What explains this is that the terms of radical politics in the public discourse, have shifted from a materialist, class-rooted mode, to an identity-based, culturalist one, and the EFF have contributed to this shift and are its biggest beneficiary. In South Africa, where race is deeply embedded in everyday thinking and experience, the EFF has capitalized and revived the idea that black people possess a distinctive, social identity, therefore constituting a “people” whose political and material interests are uniform.

                  By positing some homogenous “black interest,” the EFF is able to flatten the contradictions of its political project, which at this point looks simply like a kind of economic nationalism, less opposed to capitalism per se, and more opposed to the fact that South Africa’s capitalist class continues to be dominated by “white monopoly capital.” The EFF’s biggest problem isn’t that capitalism concentrates wealth in the hands of the few, but that this few are predominantly foreign, white or Indian.

                  In this crucial way, the EFF’s class project is actually just?continuous?with that of the ruling African National Congress, which since 1999 has been facilitating the rise of a supposedly patriotic, black bourgeoisie whose economic upliftment is meant to be synonymous with the progress of black people as a whole. South Africa’s political class in the main has never parted with this thesis. All that’s really contested, is how swiftly or not this is happening. According to the EFF—along with the Radical Economic Transformation (RET) faction of the ANC, led from the shadows by Malema’s former mentor and former president Jacob Zuma—it is not happening quickly enough.

                  In South Africa, where race is deeply embedded in everyday thinking and experience, the EFF has capitalized and revived the idea that black people possess a distinctive, social identity, therefore constituting a “people” whose political and material interests are uniform.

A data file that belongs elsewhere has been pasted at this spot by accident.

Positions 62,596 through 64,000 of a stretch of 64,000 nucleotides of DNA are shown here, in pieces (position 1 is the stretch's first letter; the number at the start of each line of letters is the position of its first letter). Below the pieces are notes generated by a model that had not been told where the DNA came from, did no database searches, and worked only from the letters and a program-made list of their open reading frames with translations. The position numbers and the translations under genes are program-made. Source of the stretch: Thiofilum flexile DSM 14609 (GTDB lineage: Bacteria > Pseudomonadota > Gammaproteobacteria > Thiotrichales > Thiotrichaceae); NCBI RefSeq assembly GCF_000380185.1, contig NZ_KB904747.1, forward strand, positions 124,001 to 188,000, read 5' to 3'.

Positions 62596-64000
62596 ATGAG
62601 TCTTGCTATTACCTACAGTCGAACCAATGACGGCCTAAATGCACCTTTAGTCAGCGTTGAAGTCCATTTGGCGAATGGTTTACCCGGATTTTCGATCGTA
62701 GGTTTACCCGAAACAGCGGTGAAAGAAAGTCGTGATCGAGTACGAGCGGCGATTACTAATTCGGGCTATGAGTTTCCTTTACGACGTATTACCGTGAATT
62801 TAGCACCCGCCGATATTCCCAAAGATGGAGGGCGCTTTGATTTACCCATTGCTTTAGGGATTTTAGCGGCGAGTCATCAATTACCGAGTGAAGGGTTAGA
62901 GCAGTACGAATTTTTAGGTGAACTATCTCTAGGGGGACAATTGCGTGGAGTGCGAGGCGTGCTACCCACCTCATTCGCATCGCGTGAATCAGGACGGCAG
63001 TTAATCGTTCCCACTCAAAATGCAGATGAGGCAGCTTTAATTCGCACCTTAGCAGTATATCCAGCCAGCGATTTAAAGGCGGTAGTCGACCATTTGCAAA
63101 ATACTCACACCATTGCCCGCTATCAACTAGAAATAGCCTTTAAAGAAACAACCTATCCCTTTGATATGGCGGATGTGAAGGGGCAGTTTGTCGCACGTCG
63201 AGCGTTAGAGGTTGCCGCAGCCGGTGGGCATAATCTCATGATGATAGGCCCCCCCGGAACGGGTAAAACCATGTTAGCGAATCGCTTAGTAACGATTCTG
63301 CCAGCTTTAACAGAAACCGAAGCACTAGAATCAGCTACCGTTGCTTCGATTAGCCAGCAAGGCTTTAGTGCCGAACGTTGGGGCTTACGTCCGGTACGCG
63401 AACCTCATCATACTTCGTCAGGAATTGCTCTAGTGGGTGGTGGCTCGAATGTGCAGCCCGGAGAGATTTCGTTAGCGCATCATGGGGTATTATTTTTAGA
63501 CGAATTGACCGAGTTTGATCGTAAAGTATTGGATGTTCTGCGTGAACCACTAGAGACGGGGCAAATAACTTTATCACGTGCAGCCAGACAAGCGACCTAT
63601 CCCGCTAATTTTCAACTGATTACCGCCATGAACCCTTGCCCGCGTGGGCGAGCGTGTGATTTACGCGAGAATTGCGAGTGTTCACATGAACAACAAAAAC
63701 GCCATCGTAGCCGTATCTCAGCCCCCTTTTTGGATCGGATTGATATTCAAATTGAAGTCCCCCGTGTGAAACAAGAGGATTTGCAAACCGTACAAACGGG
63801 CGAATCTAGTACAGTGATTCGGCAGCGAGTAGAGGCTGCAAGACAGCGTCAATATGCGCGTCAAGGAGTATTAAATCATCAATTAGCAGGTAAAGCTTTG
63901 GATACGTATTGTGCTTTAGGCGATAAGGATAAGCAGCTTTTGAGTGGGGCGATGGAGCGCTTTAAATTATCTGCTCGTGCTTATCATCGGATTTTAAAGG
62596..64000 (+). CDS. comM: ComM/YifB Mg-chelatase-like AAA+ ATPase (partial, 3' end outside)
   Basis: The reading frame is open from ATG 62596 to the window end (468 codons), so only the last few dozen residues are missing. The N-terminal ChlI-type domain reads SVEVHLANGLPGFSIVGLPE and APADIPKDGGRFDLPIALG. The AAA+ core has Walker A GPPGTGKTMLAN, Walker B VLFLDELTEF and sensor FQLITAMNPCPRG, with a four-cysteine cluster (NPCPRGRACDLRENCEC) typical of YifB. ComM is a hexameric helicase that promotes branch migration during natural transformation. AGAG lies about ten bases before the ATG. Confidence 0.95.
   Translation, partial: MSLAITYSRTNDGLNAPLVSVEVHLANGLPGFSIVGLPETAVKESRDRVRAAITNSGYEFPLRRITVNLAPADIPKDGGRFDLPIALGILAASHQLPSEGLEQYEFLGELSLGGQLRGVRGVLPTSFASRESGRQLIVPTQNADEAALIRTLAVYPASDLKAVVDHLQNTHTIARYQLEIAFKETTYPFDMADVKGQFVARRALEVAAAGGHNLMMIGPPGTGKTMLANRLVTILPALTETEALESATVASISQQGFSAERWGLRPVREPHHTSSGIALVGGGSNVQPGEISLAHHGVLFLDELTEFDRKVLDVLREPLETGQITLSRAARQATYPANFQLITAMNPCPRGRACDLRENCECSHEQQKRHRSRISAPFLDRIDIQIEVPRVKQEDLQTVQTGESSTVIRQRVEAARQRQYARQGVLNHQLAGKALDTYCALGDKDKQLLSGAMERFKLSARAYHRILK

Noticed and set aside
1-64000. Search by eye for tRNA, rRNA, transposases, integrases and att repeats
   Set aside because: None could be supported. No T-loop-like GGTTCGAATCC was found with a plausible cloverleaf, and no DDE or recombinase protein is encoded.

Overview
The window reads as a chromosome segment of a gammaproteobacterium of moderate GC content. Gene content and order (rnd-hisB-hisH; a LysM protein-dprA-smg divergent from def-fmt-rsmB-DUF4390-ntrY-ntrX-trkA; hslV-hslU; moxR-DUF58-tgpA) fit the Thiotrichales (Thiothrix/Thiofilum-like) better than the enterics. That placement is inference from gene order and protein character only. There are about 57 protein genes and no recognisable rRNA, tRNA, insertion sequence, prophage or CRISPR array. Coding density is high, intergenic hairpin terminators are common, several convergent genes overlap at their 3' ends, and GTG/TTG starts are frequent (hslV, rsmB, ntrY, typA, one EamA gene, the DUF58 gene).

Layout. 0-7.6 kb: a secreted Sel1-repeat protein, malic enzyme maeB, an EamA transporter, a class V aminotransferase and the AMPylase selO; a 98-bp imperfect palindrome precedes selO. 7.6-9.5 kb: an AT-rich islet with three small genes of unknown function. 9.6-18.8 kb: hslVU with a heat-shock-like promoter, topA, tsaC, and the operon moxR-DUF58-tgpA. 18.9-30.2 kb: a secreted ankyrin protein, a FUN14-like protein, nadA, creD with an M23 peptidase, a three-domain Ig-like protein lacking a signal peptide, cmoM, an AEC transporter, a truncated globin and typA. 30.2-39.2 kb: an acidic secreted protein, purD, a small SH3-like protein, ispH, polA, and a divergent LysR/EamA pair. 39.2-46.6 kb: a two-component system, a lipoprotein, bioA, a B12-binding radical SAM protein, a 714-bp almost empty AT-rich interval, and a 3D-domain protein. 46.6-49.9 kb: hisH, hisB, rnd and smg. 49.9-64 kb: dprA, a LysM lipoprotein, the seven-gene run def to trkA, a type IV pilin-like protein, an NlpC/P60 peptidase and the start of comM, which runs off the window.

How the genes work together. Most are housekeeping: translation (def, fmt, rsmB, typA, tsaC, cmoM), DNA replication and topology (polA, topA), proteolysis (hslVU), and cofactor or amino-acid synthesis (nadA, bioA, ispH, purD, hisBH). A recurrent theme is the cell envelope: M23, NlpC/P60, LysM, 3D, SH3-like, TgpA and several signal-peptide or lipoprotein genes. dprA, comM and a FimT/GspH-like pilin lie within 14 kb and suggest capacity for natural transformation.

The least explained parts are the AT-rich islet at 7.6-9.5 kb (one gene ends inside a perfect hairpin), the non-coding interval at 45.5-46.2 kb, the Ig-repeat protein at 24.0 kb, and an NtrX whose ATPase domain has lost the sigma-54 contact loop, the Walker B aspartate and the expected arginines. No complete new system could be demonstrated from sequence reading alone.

Instead of?being a serious challenge to the ANC’s apparently declining hegemony, the EFF is more accurately an expression of its resilience. The EFF’s sustained inability to articulate a coherent political identity on its own stems from the simple fact that rather than being fascist (as?some?proclaim), it simply is just a wandering faction of the ANC, its prodigal son.

                  Yet, it is Frantz Fanon himself who warns against thinking that this project of establishing a state-led, indigenized capitalism is in any meaningful sense progressive. As he writes in the?Wretched of the Earth:

                  Yet the national bourgeoise never stops calling for the nationalization of the economy and the commercial sector. In its thinking, to nationalize does not mean placing the entire economy at the service of the nation or satisfying all its requirements. To nationalize does not mean organizing the state on the basis of a new program of social relations. For the bourgeoisie, nationalization signifies very precisely the transfer into indigenous hands of privileges inherited from the colonial period.